Higher egg prices yield demand for alternatives

Should startups go all-in or wait and see?

Price parity with traditional foods is one of the main challenges for alternative protein startups. However, the avian flu, a shortage of cage-free eggs and a subsequent rise in prices in late 2022 seems to provide an “in” for alternative egg companies to show they can compete.

Egg prices rose from a couple of dollars, depending on geographic location, to over $5 a dozen in December as the avian flu spread across all 50 states, killing millions of chickens and turkeys, and causing shoppers to rethink purchasing the pantry staple and future meal plans. New data from the Bureau of Labor Statistics shows that egg prices rose 8.5% between December and January, while the year-over-year pricing jumped 70%.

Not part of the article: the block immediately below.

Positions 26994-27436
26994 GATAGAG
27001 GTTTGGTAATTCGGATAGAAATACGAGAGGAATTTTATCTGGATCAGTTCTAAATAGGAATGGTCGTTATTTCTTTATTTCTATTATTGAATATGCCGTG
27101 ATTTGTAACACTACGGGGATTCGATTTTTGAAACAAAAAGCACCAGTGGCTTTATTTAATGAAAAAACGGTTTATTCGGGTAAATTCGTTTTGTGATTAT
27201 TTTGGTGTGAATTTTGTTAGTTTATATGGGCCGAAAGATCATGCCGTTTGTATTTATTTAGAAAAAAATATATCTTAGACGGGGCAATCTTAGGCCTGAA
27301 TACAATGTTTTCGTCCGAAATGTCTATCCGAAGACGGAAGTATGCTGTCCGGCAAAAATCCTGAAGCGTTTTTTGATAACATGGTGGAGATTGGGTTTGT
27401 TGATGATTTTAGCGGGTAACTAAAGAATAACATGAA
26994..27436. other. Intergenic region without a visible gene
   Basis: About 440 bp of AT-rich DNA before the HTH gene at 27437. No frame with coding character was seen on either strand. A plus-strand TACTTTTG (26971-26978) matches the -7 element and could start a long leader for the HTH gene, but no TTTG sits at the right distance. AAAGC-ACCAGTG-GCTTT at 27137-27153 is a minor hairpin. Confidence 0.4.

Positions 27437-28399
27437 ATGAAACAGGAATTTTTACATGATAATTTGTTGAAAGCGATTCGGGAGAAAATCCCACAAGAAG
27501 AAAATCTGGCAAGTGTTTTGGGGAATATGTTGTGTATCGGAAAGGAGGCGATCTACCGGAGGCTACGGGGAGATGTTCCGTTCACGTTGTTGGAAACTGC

There is some good news: Cases of avian flu fell in January with fewer than 500,000 in total poultry deaths compared with more than 5 million in December, according to U.S. Department of Agriculture data. However, Rosemary Sifford, the USDA’s chief veterinary officer, told The Wall Street Journal that this could be short-lived. She said that when wild birds migrate in the spring, the virus is likely to surge again.

While this might seem like an opportunity, I spoke with some startups in this sector and investors to see if alternative egg companies can and should take advantage and race to get their product to market or expand their consumer base.